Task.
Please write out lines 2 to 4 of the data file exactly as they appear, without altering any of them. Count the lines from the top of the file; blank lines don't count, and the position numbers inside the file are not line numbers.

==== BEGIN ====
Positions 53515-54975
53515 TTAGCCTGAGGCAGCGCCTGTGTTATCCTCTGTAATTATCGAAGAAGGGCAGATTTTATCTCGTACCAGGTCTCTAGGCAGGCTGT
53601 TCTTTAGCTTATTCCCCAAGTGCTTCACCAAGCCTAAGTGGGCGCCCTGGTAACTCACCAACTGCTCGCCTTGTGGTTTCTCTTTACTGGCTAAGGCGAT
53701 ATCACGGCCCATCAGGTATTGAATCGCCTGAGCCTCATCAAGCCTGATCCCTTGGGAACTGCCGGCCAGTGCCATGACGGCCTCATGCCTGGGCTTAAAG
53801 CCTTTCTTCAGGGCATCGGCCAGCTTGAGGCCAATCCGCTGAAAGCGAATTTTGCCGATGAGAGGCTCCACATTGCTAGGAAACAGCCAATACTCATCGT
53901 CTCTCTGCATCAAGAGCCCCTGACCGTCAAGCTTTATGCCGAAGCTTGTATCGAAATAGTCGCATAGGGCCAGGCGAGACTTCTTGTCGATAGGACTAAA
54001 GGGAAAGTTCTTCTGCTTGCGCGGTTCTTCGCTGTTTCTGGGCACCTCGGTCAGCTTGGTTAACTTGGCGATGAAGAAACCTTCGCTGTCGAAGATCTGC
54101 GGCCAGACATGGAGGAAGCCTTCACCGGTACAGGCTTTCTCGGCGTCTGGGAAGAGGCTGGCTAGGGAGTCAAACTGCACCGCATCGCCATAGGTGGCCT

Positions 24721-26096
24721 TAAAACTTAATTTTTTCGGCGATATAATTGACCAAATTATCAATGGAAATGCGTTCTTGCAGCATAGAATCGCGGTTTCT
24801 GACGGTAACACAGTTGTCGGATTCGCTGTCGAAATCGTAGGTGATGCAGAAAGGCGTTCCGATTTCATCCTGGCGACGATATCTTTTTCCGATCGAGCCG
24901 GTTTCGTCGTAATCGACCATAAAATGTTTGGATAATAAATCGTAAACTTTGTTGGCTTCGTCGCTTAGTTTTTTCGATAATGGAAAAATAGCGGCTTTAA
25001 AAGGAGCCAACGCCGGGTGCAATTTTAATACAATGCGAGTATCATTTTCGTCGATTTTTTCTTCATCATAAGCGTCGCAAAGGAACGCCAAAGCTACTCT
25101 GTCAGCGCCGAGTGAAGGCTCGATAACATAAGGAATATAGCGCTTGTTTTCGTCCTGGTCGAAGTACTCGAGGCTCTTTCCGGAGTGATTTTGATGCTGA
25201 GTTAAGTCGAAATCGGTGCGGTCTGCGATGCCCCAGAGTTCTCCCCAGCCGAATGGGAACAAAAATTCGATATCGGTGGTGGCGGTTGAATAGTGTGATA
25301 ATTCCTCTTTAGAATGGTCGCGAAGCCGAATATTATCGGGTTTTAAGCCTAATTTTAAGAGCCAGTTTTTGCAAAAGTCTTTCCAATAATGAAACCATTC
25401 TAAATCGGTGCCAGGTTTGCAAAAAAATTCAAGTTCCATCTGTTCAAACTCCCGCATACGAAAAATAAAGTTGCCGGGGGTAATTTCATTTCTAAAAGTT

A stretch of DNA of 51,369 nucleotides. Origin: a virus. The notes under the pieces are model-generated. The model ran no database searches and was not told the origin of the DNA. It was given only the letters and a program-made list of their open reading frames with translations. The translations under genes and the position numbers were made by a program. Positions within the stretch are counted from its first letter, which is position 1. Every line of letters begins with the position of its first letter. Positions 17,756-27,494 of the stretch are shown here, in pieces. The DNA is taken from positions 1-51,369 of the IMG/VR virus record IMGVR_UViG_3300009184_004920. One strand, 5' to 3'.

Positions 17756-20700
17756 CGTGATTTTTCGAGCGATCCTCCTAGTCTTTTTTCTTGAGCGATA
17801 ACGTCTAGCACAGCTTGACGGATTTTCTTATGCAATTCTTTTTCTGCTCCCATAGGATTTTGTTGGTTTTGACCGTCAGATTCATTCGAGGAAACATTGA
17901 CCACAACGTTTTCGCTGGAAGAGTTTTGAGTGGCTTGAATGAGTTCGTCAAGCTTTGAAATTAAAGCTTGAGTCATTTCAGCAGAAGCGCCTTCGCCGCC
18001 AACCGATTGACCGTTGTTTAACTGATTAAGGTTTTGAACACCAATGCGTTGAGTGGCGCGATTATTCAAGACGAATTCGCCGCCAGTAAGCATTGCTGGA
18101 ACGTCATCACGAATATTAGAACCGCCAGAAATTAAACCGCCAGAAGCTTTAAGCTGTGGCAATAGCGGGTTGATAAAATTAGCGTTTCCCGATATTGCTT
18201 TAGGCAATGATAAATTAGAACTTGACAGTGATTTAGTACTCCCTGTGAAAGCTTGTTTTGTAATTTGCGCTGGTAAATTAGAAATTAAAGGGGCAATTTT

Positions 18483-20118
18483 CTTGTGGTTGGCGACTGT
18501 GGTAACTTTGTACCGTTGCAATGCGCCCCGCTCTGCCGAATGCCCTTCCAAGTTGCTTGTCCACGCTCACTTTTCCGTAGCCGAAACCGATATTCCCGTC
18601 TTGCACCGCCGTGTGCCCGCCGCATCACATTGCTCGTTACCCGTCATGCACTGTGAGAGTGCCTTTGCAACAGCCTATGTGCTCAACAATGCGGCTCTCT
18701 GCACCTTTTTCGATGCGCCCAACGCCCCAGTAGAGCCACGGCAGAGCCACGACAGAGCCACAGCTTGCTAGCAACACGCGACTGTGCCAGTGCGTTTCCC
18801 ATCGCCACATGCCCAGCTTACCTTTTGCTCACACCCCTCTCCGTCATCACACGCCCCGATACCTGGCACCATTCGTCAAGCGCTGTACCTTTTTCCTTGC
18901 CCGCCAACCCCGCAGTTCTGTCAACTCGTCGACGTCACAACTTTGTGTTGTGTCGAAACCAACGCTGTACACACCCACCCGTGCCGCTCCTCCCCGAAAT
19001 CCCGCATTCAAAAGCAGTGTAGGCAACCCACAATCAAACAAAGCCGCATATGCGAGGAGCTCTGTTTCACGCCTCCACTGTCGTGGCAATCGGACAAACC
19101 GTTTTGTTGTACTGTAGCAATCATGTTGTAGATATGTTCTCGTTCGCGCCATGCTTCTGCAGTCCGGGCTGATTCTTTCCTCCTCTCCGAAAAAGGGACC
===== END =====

53515 TTAGCCTGAGGCAGCGCCTGTGTTATCCTCTGTAATTATCGAAGAAGGGCAGATTTTATCTCGTACCAGGTCTCTAGGCAGGCTGT
53601 TCTTTAGCTTATTCCCCAAGTGCTTCACCAAGCCTAAGTGGGCGCCCTGGTAACTCACCAACTGCTCGCCTTGTGGTTTCTCTTTACTGGCTAAGGCGAT
53701 ATCACGGCCCATCAGGTATTGAATCGCCTGAGCCTCATCAAGCCTGATCCCTTGGGAACTGCCGGCCAGTGCCATGACGGCCTCATGCCTGGGCTTAAAG